Glad to hear Willis! A voice behind all the words I’ve read of his over the years.

Robert W. Turner
Reply to  knr
June 30, 2020 2:31 pm

Not to mention the problem with their null hypothesis which has become a dogma.

Reply to  Robert W. Turner
June 30, 2020 5:30 pm

They declare that unless someone can prove their theory wrong (and they are the final judges on whether or not you succeeded), then everyone has to agree that their theory is the correct one.

Sounds like someone else we all love.

Henry Pool
Reply to  MarkW
June 30, 2020 6:58 pm

First of all nobody has show the theory “wrong,” and nobody has provided a “better” theory.

Ill Tempered Klavier
Reply to  Henry Pool
June 30, 2020 8:21 pm

Henry, you forgot the “sarc” tags.

Anytime you look past the fake science the alarmists put out, it gets obvious carbon dioxide cannot be more than a “bit player,” an “under five,” if it matters at all.

My own epiphany came when I looked at absorption spectra and noticed how water vapor swamps everything else.

Then there is the matter that CO2 follows temperature at all time scales. Absolute falsification unless you think Isaac Asimov wasn’t joking when he wrote “The Endochronic Properties of resublimated Thiotimoline.”

Gary Pearse
Reply to  Henry Pool
June 30, 2020 9:22 pm

Better in what way? Their statistics is often shown to be a fishing expedition for data that is filtered for significance. Another layer of “novel” statistical processing is usually done for enhancing a signal that isnt statistically compelling. M.Mann gave us a master class on how to do it.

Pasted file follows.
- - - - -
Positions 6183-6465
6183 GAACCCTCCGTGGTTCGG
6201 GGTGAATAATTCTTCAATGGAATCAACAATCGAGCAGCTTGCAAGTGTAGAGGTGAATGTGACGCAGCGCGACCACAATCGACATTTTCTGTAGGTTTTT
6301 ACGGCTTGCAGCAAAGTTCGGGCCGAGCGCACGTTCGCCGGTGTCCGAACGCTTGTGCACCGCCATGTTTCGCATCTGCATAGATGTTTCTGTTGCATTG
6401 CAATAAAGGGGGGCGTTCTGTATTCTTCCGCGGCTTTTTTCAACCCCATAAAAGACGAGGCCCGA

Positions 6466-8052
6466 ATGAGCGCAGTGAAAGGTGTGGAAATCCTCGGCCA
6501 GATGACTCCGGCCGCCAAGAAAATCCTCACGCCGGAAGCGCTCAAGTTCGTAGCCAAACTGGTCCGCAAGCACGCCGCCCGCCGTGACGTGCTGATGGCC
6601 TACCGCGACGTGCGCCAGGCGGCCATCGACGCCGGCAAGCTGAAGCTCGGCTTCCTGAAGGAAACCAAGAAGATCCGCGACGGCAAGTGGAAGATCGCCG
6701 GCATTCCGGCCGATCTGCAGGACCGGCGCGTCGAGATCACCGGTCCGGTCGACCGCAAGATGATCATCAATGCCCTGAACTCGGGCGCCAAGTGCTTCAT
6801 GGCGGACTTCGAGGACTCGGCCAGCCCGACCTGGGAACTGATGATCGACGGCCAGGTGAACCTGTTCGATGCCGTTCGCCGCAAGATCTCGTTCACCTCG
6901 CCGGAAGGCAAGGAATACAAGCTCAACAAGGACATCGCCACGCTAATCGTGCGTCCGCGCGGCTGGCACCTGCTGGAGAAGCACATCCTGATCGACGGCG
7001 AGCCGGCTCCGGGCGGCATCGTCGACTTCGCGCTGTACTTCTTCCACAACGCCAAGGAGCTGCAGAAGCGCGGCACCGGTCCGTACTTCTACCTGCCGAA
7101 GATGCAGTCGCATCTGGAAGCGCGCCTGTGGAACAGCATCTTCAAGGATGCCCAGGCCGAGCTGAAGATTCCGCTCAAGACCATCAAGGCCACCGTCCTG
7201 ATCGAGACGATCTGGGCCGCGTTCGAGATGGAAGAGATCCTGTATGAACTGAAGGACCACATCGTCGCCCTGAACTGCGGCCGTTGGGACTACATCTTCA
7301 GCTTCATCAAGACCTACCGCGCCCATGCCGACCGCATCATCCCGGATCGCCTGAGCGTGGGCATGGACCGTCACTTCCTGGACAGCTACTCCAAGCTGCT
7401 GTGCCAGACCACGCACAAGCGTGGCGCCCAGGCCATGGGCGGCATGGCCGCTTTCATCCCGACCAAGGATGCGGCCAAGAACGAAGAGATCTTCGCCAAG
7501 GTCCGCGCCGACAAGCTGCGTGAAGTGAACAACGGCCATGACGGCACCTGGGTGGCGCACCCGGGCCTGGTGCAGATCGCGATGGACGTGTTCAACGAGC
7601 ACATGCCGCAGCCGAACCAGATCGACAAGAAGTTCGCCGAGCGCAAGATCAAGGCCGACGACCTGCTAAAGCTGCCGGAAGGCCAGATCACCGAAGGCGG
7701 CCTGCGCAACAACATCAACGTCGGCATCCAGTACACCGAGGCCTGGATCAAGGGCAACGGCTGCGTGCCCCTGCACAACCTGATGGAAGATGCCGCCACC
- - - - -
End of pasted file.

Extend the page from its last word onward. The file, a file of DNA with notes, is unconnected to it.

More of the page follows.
Have you seen one article that says we investigated this and it turns out to be inconclusive. No, everyone is a home run with a scrabble salad of words like “robust”, unprecedented, “worse than we thought”.

You see Henry, ” no one has provided a better theory” is not a useful standard at all. For example: “The scientists produced a forecast 30yrs ago that proved to be 300% too warm when compared to observations. A forecast of no change would have been more accurate.” That is to say, their work was useless, but it’s the best we’ve got!

Reply to  Henry Pool
July 1, 2020 7:48 am

And out jumps Henry to demonstrate my point.

There have been thousands of people who have “proved the theory wrong”.
You don’t have to provide a better model in order to prove that the model under question is broken.

If Henry and Loydo didn’t exist, we skeptics would have to invent them.

James McGinn
Reply to  Henry Pool
July 1, 2020 5:10 pm

Henry Pool:
First of all nobody has shown the theory “wrong,”

James McGinn:
Nobody has every established it as a theory.